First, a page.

NON-BREEDING: In winter and migration, habitats include various kinds of forests, woodlands, scrublands, and thickets, including mangroves; uses a wide variety of agricultural habitats (e.g., cacao, citrus, pine plantations, mango, and sun and shade coffee plots) (Robbins et al. 1992). Primary wintering habitats are mainly in broadleaf evergreen woods and thickets, such as hammocks and mangroves (Hamel et al. 1982). In Venezuela, mangroves were a transitory habitat, used primarily in the middle of the wintering period by a low number of females (Lefebvre et al. 1992). In Jamaica, widespread in various habitats and are regularly found in drought-deciduous dry limestone forest, citrus, wet limestone forest (evergreen), gardens, and residential areas (Holmes et al. 1989, Holmes and Sherry 1992); they tend to be most abundant at lower elevations (Sherry, pers. comm.). Redstarts in Jamaica segregated by sex, with males in mangroves and females mainly in contiguous scrub habitat (Parrish and Sherry 1994). In the Dominican Republic, habitats include strand vegetation, mangroves, scrub, disturbed dry forest, riparian, urban, disturbed wet forest, mesic forest, and wet forest (Arendt 1992). In the Yucatan Peninsula, redstarts prefer moist forest, but also inhabit dry forest, wet forest, field and pasture, and acahual; late-successional forest stages are clearly preferred (Lynch 1992); redstarts were the third most common species found in mature semi-evergreen forest (after hooded [WILSONIA CITRINA] and magnolia warblers [DENDROICA MAGNOLIA]); were also found in mid-successional Acahual although less commonly so, and were rarely found in field/pasture habitat (Lynch 1989).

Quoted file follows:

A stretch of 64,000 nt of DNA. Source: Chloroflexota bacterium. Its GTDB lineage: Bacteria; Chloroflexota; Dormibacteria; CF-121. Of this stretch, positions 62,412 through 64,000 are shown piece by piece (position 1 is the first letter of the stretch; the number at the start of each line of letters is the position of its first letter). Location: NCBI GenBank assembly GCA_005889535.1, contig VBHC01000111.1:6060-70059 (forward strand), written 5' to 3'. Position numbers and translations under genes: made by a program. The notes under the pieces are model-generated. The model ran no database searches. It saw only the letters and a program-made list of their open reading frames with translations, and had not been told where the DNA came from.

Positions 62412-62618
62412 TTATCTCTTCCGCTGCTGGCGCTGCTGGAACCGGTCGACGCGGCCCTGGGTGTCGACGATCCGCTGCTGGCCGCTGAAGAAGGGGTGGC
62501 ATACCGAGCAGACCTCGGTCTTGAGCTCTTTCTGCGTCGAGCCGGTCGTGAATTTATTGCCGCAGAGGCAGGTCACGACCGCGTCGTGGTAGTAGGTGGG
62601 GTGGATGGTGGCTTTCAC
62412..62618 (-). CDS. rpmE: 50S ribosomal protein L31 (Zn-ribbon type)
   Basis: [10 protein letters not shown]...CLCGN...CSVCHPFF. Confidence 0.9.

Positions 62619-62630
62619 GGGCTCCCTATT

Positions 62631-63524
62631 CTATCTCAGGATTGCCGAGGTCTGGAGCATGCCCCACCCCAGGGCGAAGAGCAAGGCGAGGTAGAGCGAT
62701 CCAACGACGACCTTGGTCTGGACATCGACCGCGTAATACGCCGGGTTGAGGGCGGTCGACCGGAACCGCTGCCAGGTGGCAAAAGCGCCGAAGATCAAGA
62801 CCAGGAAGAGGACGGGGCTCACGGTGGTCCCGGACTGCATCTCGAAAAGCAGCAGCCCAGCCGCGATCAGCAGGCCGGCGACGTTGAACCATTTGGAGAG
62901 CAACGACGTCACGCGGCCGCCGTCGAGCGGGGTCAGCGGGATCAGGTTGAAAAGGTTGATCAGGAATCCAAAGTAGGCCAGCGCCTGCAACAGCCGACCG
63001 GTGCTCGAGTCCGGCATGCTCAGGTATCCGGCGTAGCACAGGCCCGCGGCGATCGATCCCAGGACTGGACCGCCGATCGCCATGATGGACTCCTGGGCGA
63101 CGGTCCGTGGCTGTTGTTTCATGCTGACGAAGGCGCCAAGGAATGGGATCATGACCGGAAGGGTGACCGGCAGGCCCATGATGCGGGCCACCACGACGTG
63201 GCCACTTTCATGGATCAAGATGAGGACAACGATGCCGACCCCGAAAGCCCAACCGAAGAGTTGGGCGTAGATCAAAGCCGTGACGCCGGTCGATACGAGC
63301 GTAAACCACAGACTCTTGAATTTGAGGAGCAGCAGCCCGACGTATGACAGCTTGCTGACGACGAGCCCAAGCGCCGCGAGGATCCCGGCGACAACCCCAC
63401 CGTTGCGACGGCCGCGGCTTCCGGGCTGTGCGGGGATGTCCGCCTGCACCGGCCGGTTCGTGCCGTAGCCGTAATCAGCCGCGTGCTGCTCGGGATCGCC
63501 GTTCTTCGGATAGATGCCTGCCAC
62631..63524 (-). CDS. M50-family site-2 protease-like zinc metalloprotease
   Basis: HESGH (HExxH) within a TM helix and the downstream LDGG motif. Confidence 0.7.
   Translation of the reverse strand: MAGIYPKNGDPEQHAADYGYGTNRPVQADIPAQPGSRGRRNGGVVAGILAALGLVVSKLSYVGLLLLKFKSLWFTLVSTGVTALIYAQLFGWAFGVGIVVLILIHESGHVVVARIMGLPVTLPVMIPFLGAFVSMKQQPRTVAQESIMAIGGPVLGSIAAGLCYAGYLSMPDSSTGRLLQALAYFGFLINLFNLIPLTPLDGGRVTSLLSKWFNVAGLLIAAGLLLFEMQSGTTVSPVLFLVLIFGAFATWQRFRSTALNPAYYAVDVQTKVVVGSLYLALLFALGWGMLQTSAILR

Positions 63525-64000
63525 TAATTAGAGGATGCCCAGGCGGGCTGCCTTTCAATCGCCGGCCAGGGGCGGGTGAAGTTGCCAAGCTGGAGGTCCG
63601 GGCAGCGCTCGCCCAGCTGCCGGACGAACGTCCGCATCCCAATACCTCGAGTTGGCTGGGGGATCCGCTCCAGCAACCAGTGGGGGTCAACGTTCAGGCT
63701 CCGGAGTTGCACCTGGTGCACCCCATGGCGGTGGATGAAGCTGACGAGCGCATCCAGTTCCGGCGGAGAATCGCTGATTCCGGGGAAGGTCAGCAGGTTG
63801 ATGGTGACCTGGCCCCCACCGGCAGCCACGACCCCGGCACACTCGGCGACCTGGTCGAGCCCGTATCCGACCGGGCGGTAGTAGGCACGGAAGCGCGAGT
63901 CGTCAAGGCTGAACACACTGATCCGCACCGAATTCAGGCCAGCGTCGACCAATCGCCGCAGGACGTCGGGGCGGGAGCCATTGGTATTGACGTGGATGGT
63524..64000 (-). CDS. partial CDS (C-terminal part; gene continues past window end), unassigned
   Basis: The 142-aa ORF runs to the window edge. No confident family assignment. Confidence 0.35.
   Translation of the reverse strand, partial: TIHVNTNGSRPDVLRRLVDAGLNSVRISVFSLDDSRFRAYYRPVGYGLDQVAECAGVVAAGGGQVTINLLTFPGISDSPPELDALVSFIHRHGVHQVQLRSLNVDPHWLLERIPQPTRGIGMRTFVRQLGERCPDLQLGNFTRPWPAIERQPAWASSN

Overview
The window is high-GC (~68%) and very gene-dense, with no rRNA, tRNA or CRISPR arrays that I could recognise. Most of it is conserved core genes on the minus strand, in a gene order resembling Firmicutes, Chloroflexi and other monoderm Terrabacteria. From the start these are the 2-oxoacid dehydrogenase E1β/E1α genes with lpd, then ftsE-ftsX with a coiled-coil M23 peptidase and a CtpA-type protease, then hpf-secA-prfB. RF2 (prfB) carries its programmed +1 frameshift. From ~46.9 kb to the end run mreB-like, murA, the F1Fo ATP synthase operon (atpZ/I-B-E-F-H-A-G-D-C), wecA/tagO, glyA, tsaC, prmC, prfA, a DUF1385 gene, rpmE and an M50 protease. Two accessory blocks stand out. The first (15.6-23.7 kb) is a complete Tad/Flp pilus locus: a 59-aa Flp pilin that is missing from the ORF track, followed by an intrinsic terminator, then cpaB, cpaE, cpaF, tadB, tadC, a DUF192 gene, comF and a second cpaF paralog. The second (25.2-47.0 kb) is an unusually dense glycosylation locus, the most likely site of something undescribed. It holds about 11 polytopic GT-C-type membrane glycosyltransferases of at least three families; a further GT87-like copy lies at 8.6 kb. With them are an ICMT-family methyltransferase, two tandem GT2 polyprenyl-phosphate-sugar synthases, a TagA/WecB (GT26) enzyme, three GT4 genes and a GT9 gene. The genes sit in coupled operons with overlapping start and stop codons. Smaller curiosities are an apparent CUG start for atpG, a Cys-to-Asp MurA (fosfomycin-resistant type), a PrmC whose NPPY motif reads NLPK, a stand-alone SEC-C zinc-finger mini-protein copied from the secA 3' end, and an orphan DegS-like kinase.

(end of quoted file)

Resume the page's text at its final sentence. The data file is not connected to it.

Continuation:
In the southeast, favors bottomland hardwoods and swamps in the Piedmont and Coastal Plain, and hardwoods along streams in the mountains (Hamel 1992).

Occupied Landcover Map Units:
Code NameDescription NC Natural Heritage Program Equivalent
75 Tidal Swamp Forest Swamp tupelo dominated forest with or without black tupelo and/or cypress trees. Restricted to the tidal zones in the coastal plain. May have inclusions of coastal red cedar woodlands. Tidal cypress - gum swamp
173 Coastal Plain Riverbank Shrubs Shrub dominated riverbanks, commonly dominated by willows and/or alders. Sand and Mud Bar